Which Joe gave his name to ‘sloppy joes’? We look at five interesting sandwiches and their lexical origins.
A person or company that undertakes a contract to provide materials or labor to perform a service or do a job.
contractor, entrepreneur, promoter, impresario, arranger, fixer, trader, dealer, director, manager, partner, businessman, businesswoman, financier, venture capitalist, speculatorView synonyms
- ‘The most efficient service contractors are often the cheapest, meaning corners can be cut.’
- ‘Council contractors provided fencing to keep the area secure and the surface will now be relaid.’
- ‘He grew up on a small country farm in southern Michigan and became a building contractor like his father.’
- ‘You could then consider employing a contractor to cut it once in August and to remove the cuttings.’
- ‘This contract has been completed by a foreign firm and the contractor duly paid.’
- ‘The laptop was in the car of a contractor employed to upgrade the Civic Centre computer systems.’
- ‘Jill Russell condemned the use of private contractors in providing substandard food.’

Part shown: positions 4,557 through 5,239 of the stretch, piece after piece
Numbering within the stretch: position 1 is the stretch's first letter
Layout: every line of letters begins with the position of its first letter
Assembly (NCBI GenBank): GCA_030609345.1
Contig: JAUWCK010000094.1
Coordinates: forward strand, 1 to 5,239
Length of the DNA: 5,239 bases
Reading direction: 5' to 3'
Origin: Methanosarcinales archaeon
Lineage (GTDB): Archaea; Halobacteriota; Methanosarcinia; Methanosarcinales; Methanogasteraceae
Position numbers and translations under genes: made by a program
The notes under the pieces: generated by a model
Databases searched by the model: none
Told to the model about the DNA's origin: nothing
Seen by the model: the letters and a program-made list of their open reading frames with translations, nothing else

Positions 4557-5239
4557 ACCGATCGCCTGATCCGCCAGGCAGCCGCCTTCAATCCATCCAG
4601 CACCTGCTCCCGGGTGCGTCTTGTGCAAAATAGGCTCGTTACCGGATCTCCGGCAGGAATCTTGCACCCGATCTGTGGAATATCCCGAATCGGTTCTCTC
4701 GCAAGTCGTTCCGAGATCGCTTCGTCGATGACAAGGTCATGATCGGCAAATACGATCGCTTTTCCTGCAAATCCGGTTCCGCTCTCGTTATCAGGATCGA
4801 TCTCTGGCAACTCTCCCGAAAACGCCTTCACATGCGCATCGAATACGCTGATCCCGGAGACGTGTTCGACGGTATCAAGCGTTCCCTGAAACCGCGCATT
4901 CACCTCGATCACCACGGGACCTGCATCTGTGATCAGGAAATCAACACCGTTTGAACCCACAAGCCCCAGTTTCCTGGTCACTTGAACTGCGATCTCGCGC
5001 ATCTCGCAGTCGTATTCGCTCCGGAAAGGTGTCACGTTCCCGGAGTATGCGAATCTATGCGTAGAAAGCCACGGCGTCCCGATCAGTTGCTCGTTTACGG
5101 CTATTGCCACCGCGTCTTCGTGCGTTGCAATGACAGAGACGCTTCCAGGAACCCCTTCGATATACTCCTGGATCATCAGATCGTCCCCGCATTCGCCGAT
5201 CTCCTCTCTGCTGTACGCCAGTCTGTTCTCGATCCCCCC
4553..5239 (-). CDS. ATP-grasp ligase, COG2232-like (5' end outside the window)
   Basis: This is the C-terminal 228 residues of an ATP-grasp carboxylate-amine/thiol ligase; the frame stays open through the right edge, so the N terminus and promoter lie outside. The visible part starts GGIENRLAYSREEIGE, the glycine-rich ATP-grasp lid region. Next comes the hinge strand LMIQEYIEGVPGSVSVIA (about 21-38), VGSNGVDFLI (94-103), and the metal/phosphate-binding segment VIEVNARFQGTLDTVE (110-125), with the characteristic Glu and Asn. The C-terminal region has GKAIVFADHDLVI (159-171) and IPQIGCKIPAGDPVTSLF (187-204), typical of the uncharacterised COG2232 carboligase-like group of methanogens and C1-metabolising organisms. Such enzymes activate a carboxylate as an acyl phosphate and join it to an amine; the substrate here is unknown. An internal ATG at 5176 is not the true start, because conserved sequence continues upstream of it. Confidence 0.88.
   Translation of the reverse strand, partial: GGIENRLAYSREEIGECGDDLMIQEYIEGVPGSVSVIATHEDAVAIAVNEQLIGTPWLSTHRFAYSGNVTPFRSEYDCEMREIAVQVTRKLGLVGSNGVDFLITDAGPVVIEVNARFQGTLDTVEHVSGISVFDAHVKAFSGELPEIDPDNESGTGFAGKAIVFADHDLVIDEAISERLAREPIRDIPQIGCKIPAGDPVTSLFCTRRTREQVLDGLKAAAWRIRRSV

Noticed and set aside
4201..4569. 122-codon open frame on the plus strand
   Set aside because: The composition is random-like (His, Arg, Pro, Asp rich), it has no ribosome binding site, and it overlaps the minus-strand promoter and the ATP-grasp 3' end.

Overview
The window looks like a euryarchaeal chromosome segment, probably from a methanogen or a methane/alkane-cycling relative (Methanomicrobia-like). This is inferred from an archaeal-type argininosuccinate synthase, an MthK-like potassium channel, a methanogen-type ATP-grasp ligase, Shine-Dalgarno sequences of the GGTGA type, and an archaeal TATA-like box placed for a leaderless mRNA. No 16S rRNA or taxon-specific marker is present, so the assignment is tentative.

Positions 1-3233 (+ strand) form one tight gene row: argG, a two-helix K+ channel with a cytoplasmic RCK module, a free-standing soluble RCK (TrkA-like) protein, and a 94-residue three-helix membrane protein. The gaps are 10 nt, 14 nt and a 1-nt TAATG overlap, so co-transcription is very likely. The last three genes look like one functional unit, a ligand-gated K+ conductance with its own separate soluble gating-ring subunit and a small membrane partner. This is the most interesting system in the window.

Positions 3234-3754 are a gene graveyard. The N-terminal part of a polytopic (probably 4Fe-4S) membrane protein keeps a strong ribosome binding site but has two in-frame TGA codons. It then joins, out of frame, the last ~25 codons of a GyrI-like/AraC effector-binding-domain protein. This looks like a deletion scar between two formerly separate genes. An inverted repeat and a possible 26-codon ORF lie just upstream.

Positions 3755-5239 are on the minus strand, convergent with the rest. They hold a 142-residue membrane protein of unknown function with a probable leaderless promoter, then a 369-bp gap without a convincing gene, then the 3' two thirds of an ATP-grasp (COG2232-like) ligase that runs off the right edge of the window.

- ‘In short, the Government is handing over public works to private contractors.’
- ‘Children got cross when they heard contractors would only provide recycling bins if they paid for them.’
- ‘The local authority, to their credit, arranged a contractor to remedy the situation.’
- ‘She married six years ago and lived in Maida Vale with her husband, Steven, a building contractor.’
- ‘He started at Walton pit in 1958 before getting a job working for a firm of mining contractors.’
- ‘Some households simply cannot afford to employ a contractor to carry out the work.’
- ‘Then the institution I worked for decided to have all their laptops provided by a contractor on a lease.’
- ‘They told him he would have to pay for a contractor to travel from Beverley if he wanted the vehicles removed.’
- ‘It would also increase home care services purchased from independent contractors.’
- ‘The site is owned by Wigan Council but is currently being managed by a firm of contractors.’
- ‘Outside contractors could provide the service more cheaply without a reduction in quality.’
- ‘This government did not know that most of the fuel companies now employ contractors to deliver fuel.’
- ‘One contractor working for the company was killed in an attack in Iraq 15 months ago.’
We take a look at several popular, though confusing, punctuation marks.
From Afghanistan to Zimbabwe, discover surprising and intriguing language facts from around the globe.
The definitions of ‘buddy’ and ‘bro’ in the OED have recently been revised. We explore their history and increase in popularity.